When asked about SBI blood spatter specialist Duane Deaver’s falsehoods and the fact that the case was dismissed as a result, Hardin said that at the time of trial he had reports from two of the countrys pre-eminent blood spatter experts, Terry Laber and Barton Epstein.

“They drew the same conclusions Deaver did,” Hardin emphasized, with only a few differences on what he called tertiary matters.
“The basics they concluded were absolutely on the mark in terms of how it happened, who was involved, and what was going on within that scene.”

Hardin believes those reports could have been used in a second trial.

Hardin also revealed that the DAs office learned a few weeks after the trial was over that Michael Peterson had purchased three blow pokes.
A woman in Vermont, Hardin said, reported in that before the trial was over - and before the mysterious blow poke was found - that Michael Peterson had bought three blow pokes. The lady sent us the shipping order and the credit card receipt where Mike Peterson had bought three blow pokes.”

Near the end of the trial, Peterson’s attorney had appeared in court with what he said was the “missing” blow poke, which he posited had been located in Peterson’s garage, missed in the police searches.
Peterson confirmed to the BBC that he had bought the three blow pokes. Why? He said his attorney had originally planned to use them in court to show it was ridiculous to argue that a blow poke could have been the murder weapon.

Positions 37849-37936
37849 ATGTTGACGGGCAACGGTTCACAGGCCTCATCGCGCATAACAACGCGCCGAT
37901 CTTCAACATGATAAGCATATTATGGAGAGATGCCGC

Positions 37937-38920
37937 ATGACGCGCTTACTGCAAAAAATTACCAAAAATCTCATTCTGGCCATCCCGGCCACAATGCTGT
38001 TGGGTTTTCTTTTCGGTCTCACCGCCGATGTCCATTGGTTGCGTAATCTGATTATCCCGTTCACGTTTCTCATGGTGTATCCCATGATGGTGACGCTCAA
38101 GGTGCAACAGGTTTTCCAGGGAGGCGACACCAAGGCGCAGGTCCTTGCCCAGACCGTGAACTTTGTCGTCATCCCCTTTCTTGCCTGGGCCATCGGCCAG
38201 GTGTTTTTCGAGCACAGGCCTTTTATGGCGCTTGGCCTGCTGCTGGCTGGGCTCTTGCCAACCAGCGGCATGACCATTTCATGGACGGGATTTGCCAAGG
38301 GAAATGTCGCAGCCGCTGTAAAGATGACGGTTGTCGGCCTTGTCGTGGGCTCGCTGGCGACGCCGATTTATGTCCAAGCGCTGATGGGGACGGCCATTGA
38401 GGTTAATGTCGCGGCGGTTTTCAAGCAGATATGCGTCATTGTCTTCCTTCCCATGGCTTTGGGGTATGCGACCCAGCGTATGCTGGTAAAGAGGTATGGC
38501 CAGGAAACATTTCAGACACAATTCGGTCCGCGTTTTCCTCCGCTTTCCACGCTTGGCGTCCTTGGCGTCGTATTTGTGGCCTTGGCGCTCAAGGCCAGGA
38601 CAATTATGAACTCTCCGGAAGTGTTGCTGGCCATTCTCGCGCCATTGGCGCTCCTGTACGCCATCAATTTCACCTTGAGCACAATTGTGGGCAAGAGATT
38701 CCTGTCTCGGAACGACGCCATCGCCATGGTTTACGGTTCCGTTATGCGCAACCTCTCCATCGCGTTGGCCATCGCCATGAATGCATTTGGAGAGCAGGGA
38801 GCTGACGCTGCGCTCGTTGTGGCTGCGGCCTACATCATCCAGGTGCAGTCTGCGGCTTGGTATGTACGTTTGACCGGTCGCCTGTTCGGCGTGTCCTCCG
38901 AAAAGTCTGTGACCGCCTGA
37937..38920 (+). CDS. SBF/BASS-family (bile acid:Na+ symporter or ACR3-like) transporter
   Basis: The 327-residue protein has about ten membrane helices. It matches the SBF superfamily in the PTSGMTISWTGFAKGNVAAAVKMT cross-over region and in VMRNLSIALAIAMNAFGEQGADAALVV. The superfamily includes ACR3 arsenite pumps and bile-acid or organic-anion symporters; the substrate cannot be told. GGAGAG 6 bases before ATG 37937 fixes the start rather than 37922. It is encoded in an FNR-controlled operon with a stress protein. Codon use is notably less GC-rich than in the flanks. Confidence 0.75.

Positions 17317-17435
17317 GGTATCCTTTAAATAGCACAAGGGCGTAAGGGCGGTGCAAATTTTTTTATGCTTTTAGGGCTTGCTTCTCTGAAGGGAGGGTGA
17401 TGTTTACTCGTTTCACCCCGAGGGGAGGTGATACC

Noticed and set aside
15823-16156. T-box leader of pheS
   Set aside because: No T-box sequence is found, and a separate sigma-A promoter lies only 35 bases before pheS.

And, in what was unquestionably the most tantalizing quote within all of the podcast’s interviews, Hardin answered a question about who may have assisted Michael Peterson after his wife's death.
Is there a mystery figure that helped him later?” Hardin said. “I believe: yes."
Beyond Reasonable Doubt also interviewed a Peterson trial juror Kelli Colgan, a nurse. She revealed that, after the verdict, every member of the jury broke down for a few moments when they were finally alone.
“All of of us, once we got down below…we were all crying.
Colgan said it was a release and relief.
She also revealed her discomfort and discontent with some of defense team investigator Ron Guerette’s behavior in the courtroom.
“He would just sit there and stare at us all day long,” Colgan says. “Look right through you. I think it was a little bit of an intimidation factor.
Colgan talked about later watching “The Staircase,” a documentary about the case in which Peterson appeared again and again, and other Peterson comments on television or in print.

“She was bludgeoned. He could walk away and not speak to her except in these William Shakepeare-like ways. That was bizarre. Just nothing seemed to be about her.”